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Re: Opera's Proposal for :context Selector

From: Andrew Fedoniouk <news@terrainformatica.com>
Date: Thu, 17 Jul 2008 19:50:29 -0700
Message-ID: <488004F5.7070301@terrainformatica.com>
To: Lachlan Hunt <lachlan.hunt@lachy.id.au>
CC: www-style <www-style@w3.org>

Lachlan Hunt wrote:
> Andrew Fedoniouk wrote:
>>> Bert Bos wrote:
>>>> (It seems to me you shouldn't need it at all. The problem seems to 
>>>> be that x.querySelector(":root") doesn't return x. That looks 
>>>> strange to me: you pass a tree and a pattern, and you get something 
>>>> outside the tree!? But I'm not an expert on that spec...)
>>> The API doesn't change the way in which an element is evaluated 
>>> against a selector; it's still evaluated in the context of the entire 
>>> document.  All it does is limit the collection of elements that are 
>>> evaluated against it.
>> do you have any particular use cases for such a behavior? At last: who 
>> requested such querySelector(), where that demand came from?
> It was done this way for mostly for technical reasons, many of which are 
> explained in the the following email.  Basically, it was mostly to avoid 
> changing the way selectors work, or how they are parsed.

I am not sure I understand problems you have mentioned.

Mathematically any sub-tree is a tree by itself in DOM alike graphs.
Root element is not anyhow different from any other elements in the DOM
if to speak about CSS selectors.

My proposal to treat :scope as such a :root

   :root>ul>li {}

does not require to change anything. At all.

Your idea requires special :scope pseudo that has to be dealt separately 
in querySelector and in CSS selectors - so to *change* the way how 
selectors are handled now.

> http://lists.w3.org/Archives/Public/public-webapi/2008May/0057.html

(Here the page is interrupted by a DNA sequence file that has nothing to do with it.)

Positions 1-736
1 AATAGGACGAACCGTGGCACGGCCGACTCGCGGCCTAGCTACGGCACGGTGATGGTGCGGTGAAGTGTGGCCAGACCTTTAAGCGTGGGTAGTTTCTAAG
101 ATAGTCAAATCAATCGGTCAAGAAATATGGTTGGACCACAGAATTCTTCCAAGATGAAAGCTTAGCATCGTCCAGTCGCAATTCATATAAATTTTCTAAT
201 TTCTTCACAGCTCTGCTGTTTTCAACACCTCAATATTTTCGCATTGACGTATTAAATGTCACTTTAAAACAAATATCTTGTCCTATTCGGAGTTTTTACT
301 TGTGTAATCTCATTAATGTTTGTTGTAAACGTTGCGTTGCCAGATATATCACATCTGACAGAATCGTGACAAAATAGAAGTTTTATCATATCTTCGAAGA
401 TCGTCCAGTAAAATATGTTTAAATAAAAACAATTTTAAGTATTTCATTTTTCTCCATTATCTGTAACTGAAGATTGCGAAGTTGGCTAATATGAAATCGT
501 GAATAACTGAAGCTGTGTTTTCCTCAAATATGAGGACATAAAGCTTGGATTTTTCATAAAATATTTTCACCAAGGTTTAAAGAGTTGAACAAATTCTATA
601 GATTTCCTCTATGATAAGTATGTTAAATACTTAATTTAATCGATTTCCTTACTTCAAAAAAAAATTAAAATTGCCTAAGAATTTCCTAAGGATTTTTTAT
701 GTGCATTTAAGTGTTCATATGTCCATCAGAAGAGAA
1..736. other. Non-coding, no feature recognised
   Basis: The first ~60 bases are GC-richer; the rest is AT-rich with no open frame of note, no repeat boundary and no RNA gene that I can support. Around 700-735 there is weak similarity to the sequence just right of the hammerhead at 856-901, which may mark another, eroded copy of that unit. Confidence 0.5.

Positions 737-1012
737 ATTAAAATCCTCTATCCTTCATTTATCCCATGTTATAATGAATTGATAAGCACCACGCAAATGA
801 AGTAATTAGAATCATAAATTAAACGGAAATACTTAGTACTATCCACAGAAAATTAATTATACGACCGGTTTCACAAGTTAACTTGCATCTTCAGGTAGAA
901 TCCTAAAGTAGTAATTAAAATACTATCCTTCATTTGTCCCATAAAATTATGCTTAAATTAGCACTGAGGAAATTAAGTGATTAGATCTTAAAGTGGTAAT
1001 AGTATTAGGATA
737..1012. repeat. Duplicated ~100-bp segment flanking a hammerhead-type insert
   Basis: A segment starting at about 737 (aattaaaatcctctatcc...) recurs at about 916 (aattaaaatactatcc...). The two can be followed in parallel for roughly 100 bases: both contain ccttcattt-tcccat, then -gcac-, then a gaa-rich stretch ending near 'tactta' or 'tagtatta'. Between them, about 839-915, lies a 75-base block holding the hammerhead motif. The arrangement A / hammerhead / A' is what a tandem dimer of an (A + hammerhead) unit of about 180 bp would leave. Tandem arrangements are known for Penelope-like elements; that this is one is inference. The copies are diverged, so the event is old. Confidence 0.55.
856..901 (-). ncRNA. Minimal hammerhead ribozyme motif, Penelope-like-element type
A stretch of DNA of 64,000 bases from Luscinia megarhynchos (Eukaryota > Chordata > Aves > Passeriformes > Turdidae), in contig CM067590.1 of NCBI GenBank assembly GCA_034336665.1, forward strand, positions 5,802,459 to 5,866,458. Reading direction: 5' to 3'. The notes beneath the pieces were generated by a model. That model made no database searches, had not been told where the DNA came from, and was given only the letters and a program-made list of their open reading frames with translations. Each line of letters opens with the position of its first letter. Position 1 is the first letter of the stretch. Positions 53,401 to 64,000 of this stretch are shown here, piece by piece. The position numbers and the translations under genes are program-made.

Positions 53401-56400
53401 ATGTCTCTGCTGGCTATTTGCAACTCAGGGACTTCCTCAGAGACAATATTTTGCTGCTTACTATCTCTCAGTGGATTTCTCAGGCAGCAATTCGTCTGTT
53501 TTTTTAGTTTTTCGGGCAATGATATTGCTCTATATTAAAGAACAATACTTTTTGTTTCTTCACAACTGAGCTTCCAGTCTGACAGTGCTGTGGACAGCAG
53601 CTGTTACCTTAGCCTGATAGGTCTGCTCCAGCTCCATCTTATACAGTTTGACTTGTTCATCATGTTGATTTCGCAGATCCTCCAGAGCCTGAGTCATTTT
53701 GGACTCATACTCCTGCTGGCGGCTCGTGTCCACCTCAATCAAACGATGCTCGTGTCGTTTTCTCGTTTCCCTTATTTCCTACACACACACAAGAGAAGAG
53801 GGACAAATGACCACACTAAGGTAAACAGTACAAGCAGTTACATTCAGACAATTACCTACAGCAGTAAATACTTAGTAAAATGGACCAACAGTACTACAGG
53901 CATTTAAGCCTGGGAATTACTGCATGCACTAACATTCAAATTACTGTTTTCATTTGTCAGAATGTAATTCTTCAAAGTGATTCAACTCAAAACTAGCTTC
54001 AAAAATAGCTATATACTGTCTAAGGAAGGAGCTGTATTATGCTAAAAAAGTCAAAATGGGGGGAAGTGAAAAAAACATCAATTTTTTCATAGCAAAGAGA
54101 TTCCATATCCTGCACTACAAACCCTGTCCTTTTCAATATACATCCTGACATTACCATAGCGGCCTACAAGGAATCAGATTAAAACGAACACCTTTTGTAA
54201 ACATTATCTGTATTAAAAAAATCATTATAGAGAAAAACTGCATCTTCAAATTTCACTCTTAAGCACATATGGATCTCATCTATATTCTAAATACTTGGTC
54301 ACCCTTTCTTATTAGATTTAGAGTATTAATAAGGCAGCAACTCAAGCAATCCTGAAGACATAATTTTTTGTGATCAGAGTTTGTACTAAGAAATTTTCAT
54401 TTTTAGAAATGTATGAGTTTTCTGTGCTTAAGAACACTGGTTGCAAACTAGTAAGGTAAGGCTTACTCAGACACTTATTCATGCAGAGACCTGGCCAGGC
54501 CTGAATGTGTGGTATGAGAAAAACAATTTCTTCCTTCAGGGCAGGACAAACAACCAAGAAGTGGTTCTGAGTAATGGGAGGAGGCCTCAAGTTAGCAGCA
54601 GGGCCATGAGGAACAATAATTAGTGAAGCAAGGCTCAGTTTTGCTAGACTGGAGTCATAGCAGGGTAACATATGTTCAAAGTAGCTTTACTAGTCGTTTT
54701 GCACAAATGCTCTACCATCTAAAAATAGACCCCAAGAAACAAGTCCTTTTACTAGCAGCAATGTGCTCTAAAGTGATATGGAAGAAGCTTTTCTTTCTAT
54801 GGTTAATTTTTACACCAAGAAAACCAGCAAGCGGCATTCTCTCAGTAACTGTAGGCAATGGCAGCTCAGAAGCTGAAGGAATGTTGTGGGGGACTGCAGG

> It also addresses the majority of use cases while remaining quite 
> flexible, especially when combined with :scope.  It allows, for example, 
> to do additional filtering based on the state of scope element itself, 
> or its ancestors.

I've seen people use jQuery but have not seen people using or requesting 
such "additional filtering", terribly sorry. That is why I asked.
As I said before full depth lookups are ineffective for scoped cases.
Technically it would be just a bug of specification if you would ask
any mathematician.

> e.g. Consider wanting to select and modify a different set of elements 
> based on the scope element's class name.  You could do that like this:
> if (foo.className == "a") {
>   elements = foo.querySelectorAll("section");
> } else if (foo.className == "b") {
>   elements = foo.querySelectorAll("article");
> }
> That could instead be written as
> elements = foo.querySelectorAll(".a:scope section, .b:scope article");

Write it as:

   elements = foo.querySelectorAll(".a:root section, .b:root article");

and result will be the same if querySelector will use local lookups.

> But keep in mind that I already told you that we're looking into 
> providing an alternative solution (probably queryScopedSelector or 
> something) is version 2 that does what you're asking for using an 
> implied :scope.  There are still technical issues to work out before 
> this will be done though, as it will require changing the way selectors 
> are parsed in order to handle combinators at the beginning. e.g. 
> ">em,>strong" or "+p", as well as allowing it to match the element's 
> siblings, rather than just descendants.

That is what I am trying to understand: why to have strictly
speaking buggy version at the very first place?

Sorry but idea, motivation and purpose of all this are quite fuzzy.

Andrew Fedoniouk.

Received on Friday, 18 July 2008 02:51:02 GMT

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